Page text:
More than 375,000 New Jerseyans are so focused on their body image and weight, they could be facing a lengthy list of medical and psychological issues ... unless they get the help they need.

Mental health experts are highlighting the importance of the early diagnosis and treatment of eating disorders, and the fact that young, white females aren't the only demographic affected by the potentially fatal disease.

"Without intervention, anorexia has the highest death rate of any mental disorder," said Debra Wentz, president and CEO of the New Jersey Association of Mental Health and Addiction Agencies. "A person may die from starvation, metabolic collapse or suicide."

Besides anorexia, typically marked by low food intake and frequent exercise, the other two most common eating disorders are binge eating and bulimia nervosa. All have significant psychological and physical consequences, Wentz said. Binge eating has strong correlations to depression, anxiety and guilt; bulimia can cause serious electrolyte and chemical imbalances, potentially leading to heart failure.

"The behaviors become compulsions. People feel like they have to do it," Wentz said. "The good news is that there are evidence-based treatments."

All of NJAMHAA's 144 organizational members offer various levels of care to treat people with eating disorders, Wentz said. Treatment options range from intensive outpatient care to therapy and medication.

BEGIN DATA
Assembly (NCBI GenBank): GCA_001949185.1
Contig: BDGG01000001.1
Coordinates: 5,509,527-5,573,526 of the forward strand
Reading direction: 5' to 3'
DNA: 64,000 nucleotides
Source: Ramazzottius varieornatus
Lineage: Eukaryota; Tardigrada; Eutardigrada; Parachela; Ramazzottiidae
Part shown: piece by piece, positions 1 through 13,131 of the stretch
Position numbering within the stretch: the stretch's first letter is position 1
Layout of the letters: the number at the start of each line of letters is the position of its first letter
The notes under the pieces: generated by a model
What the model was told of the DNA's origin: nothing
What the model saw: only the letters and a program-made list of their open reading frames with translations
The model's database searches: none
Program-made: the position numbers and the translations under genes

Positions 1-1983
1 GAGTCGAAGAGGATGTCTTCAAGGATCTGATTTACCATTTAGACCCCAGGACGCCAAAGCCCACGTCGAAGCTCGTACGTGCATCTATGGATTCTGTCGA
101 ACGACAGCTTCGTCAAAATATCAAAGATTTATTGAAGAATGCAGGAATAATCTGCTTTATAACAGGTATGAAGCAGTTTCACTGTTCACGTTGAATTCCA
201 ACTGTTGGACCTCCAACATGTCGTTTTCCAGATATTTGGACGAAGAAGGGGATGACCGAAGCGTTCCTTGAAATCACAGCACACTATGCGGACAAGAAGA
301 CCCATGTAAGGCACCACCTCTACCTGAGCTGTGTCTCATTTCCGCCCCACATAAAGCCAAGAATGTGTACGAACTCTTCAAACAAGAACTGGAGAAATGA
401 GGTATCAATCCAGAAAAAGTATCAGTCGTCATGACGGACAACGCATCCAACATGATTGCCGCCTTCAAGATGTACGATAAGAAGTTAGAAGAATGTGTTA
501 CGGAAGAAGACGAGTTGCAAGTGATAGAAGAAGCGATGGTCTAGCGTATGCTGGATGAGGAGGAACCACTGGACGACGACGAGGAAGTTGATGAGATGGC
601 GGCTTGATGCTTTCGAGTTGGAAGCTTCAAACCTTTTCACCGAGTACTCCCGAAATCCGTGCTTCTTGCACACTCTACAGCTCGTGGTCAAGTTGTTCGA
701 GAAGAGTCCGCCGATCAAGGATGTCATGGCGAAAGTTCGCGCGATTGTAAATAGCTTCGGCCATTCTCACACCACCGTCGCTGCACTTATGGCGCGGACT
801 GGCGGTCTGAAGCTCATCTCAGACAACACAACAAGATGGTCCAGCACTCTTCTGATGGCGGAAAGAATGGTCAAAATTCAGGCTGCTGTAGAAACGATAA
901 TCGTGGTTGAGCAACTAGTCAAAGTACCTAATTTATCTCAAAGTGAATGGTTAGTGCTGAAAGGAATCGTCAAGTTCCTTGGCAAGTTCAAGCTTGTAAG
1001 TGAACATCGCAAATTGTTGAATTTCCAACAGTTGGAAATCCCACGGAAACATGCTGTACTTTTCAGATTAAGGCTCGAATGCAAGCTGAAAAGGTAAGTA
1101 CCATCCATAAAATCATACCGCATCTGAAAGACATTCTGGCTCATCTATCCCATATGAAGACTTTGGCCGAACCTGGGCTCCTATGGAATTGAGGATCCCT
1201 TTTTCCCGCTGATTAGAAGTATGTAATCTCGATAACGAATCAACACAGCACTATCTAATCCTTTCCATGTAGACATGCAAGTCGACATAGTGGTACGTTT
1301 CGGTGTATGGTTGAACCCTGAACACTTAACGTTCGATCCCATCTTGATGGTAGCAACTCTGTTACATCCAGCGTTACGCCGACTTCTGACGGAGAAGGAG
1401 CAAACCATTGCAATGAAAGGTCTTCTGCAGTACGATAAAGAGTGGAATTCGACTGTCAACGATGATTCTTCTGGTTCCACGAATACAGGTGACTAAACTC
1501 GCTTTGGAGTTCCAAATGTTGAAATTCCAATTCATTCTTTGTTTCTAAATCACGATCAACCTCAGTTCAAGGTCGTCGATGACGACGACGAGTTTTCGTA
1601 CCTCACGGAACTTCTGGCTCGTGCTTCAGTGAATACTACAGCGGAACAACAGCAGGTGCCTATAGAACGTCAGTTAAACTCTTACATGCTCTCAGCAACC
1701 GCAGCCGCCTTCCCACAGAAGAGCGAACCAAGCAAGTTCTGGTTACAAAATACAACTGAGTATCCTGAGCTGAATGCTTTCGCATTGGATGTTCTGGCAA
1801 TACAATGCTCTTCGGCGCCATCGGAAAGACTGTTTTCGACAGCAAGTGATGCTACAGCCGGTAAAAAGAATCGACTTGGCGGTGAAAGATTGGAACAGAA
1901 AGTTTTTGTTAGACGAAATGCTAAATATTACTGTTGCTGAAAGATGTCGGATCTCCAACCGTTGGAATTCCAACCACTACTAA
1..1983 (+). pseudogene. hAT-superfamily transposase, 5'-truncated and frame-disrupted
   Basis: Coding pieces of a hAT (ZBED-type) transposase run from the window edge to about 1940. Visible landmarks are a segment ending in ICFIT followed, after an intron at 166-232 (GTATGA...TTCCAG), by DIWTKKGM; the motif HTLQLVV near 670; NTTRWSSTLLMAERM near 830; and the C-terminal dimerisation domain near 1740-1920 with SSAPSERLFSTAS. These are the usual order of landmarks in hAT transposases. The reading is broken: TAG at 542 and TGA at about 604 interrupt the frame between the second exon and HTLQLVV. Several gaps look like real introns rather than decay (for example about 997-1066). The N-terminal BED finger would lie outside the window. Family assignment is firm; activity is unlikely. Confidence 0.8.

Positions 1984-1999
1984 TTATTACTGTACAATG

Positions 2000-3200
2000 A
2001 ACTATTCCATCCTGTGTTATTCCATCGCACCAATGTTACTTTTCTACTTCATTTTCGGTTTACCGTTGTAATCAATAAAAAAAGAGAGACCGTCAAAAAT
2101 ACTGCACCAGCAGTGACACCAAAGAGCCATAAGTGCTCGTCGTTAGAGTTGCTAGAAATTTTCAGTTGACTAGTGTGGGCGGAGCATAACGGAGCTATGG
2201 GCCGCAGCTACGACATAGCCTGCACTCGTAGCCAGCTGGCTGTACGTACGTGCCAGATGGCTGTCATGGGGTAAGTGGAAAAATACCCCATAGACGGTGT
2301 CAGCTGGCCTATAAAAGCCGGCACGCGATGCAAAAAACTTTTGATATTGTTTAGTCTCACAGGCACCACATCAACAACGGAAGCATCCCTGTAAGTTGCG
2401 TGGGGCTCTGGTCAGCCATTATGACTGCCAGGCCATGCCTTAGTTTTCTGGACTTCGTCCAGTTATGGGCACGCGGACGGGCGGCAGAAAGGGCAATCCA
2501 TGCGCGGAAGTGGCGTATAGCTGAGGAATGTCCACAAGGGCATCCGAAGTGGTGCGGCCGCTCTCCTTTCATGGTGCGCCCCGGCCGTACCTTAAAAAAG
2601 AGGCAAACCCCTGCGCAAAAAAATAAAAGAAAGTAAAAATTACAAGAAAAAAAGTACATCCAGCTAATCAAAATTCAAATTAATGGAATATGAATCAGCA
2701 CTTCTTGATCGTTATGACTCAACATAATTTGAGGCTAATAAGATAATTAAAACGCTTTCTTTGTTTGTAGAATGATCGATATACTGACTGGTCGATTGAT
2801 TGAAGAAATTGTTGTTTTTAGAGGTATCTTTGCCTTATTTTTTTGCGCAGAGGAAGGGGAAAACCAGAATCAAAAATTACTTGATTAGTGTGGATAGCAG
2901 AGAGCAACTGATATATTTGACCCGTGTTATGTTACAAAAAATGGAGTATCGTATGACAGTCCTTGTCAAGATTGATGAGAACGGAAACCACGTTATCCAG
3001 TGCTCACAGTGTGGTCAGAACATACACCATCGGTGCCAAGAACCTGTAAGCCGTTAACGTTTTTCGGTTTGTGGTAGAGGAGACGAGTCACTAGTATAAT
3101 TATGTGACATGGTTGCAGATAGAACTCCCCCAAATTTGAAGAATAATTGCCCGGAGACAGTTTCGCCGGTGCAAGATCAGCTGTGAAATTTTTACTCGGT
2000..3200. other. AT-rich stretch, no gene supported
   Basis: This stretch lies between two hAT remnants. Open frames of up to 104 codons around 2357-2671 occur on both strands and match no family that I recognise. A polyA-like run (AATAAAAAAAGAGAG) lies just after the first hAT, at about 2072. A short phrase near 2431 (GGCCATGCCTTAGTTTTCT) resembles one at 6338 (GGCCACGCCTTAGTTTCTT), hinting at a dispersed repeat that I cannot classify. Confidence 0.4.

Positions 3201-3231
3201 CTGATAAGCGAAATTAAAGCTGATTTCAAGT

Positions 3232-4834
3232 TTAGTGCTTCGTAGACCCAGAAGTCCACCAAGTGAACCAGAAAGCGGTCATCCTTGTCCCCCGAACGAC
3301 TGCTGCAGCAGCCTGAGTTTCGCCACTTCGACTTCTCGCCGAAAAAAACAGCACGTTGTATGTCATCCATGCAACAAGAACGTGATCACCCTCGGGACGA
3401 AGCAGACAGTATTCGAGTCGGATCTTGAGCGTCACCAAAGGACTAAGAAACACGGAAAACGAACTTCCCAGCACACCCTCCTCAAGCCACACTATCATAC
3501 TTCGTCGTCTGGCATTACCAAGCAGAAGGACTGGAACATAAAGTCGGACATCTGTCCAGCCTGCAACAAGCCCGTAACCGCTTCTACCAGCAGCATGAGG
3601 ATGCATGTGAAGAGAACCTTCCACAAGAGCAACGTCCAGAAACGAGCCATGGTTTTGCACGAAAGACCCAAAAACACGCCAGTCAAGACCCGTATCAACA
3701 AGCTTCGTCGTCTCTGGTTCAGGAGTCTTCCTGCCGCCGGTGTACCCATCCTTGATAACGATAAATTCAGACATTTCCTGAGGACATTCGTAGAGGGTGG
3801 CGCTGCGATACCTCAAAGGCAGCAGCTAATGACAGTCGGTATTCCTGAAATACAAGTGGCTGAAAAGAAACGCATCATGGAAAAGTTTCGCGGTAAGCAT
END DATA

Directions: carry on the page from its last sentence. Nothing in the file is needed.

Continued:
"Not everything works with everyone, and it's not an easy condition to treat," Wentz said.

Besides the obvious signs that someone may be struggling with an eating disorder — skipping meals and extreme concern with body size and shape, for example — other symptoms could signal distress to loved ones and healthcare providers. Common physical symptoms include gastrointestinal complaints, menstrual irregularities, low thyroid and hormone levels, and impaired immune function. Eating disorders could also be signaled by extreme mood swings and withdrawal from friends and activities.

"The earlier a person receives treatment, the greater the likelihood of full recovery," Wentz said.

According to the National Eating Disorders Association, eating disorders are currently affecting 375,668 New Jersey residents. More than 903,000 current residents will struggle with such a disorder at some point during their lives.

Over 10 years through 2009, Wentz said, there was a 58 percent increase in the number of men diagnosed with an eating disorder.

There is a misconception, she said, that eating disorders only affect white females. Research has also shown that LGBTQ individuals are at an increased risk of developing these habits.

Feb. 25 through Mar. 3 is National Eating Disorders Awareness Week. Landmarks throughout the nation, including the Ben Franklin Bridge in Camden (through Wednesday), are lit in blue and green to put a spotlight on the seriousness of eating disorders.

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